Such violent episodes have played out in different forms at universities across the country, illustrating the collision between Afghan women’s expectations of contributing publicly through education, work, and greater freedoms, and the ultraconservative Taliban’s demands that they stay at home, be subservient to their husbands, and disengage from society.

The women’s expectations were raised during 20 years of American and Western military and donor presence, which sought to build civil society. Now, a year and a half after the Islamist Taliban swept to power, earlier Taliban promises of allowing girls and women to study at high school and university and to work outside the home have been snuffed out by one edict after another that activists say are driven by misogyny.

Mothers and babies wait to receive help with nutrition at a clinic run by the United Nations' World Food Program, in Kabul, Afghanistan, Jan. 26, 2023. A WFP spokesperson says malnutrition rates in Afghanistan are at record highs. The distribution of aid has been severely impacted by a Taliban edict banning women from working at national and international nongovernmental groups.

Yet while Afghan women say their lives have grown darker under the Taliban, they nevertheless are often still struggling to find ways to get by, and cling to their determination to get an education and to work.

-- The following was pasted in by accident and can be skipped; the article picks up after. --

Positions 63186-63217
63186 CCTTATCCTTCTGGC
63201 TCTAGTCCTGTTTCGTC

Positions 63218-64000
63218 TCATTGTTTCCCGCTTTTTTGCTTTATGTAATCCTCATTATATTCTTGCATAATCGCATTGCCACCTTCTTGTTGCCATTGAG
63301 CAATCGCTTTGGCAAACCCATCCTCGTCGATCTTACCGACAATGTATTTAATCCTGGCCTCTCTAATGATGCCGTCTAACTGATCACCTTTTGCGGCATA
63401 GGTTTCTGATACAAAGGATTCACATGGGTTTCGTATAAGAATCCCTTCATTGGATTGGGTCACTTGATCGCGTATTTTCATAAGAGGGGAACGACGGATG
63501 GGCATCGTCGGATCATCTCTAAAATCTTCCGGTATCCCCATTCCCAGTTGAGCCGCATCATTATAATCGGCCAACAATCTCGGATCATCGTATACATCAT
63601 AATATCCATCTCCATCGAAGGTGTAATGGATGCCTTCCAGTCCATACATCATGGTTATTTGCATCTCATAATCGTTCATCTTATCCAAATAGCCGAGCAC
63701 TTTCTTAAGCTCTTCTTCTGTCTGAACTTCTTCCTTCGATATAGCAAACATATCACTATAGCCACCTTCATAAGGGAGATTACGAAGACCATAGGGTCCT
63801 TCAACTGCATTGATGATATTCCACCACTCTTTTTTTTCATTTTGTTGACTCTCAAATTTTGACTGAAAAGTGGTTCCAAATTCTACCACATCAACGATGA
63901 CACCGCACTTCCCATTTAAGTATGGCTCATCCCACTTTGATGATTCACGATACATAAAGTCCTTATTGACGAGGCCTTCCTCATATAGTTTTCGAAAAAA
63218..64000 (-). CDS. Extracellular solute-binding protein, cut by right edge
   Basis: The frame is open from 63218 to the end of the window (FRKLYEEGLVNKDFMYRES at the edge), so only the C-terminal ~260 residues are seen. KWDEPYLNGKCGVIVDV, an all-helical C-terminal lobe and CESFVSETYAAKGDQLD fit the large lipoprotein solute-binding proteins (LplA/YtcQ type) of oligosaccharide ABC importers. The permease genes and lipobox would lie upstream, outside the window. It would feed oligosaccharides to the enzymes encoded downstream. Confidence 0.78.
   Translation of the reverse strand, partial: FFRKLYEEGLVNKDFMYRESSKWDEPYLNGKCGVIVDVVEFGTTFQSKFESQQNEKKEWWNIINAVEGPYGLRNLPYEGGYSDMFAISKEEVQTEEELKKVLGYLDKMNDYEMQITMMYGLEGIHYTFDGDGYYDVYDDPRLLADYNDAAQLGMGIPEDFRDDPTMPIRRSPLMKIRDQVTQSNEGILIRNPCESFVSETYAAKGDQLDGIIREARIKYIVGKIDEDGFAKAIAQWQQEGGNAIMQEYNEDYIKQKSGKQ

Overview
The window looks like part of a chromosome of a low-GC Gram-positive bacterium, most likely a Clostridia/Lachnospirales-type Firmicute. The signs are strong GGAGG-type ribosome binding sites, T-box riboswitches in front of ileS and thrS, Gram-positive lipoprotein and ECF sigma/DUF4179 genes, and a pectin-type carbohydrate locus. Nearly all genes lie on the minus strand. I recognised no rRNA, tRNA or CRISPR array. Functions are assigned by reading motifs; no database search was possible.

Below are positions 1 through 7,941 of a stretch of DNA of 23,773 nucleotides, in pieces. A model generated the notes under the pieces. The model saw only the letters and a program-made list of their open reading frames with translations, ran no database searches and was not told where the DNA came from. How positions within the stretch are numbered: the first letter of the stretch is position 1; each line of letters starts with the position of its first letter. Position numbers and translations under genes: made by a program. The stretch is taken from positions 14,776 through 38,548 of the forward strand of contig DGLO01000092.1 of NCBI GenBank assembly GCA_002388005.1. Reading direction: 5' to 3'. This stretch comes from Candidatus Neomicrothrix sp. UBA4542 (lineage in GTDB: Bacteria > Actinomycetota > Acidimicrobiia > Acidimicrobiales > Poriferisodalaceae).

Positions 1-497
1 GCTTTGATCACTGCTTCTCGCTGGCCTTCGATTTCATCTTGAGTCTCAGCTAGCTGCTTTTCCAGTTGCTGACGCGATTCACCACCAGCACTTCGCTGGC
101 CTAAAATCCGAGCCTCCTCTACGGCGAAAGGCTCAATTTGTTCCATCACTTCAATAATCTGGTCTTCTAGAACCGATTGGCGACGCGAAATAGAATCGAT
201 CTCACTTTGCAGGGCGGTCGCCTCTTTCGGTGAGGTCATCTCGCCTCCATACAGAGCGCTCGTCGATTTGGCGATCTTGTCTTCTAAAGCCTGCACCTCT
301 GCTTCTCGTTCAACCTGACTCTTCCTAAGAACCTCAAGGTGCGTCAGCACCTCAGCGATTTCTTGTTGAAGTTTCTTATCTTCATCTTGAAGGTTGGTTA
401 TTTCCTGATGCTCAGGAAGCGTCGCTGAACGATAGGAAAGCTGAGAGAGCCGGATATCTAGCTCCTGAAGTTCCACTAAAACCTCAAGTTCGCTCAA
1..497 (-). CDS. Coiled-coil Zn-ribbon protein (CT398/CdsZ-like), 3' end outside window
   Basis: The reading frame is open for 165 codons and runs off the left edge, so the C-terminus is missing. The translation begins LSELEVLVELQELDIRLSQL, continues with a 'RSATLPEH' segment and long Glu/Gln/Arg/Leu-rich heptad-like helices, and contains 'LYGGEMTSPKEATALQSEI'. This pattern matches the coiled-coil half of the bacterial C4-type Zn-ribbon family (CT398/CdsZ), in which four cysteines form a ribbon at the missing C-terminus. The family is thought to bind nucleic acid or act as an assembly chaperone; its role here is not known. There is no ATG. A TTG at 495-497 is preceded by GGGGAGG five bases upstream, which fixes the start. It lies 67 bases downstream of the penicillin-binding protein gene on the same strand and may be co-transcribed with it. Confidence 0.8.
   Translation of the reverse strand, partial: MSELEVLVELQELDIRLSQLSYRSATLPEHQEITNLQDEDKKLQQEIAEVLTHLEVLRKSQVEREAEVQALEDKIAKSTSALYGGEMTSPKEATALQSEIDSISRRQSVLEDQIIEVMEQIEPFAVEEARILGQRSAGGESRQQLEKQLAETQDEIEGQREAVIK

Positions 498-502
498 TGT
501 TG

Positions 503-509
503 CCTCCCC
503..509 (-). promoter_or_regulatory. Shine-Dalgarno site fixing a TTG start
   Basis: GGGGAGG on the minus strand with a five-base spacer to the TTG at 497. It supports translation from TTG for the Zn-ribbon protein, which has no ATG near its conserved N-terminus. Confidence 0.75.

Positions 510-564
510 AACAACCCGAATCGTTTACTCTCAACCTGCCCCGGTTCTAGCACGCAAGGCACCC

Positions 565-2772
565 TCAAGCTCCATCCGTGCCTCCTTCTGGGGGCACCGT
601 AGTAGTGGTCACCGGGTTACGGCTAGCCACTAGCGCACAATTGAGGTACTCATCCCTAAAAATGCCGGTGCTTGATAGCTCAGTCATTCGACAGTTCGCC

Still, as Afghans cope with the toughest winter in a decade, with widespread hunger made worse by a banking and financial crisis and the cutoff of donor funds to the Taliban, there is shock at how the Taliban have prioritized their zealous shrinking of the role of women. Much United Nations and Western relief work is in limbo, for example, over a separate Taliban ruling that bans Afghan women from working for them.

Existential questions

Among many other exact and restrictive edicts, women have been banned from visiting parks and gyms.

“Is it a sin being a girl? Is it a sin to learn? Is it a sin just to exist and breathe?” asks Ms. A. Those questions, she says, have addled her and even made her suicidal, as anger grows in her family about its own sacrifices to invest in her education, which now “appear a waste of time and money.”

Her existential pondering echoes across several interviews, conducted by The Christian Science Monitor over secure messaging apps and with the promise of anonymity, with young women in three regions of Afghanistan. Two had jobs working with the U.N. or international nongovernmental organizations while also pursuing advanced studies. All of that is now on hold.

“They will marry me off and that is the end of my every dream, [but] I don’t want to stop fighting for my education. I don’t want to stay backward,” says Ms. A. Still, she acknowledges that working and applying her studies “is not possible in Afghanistan for the next several years.”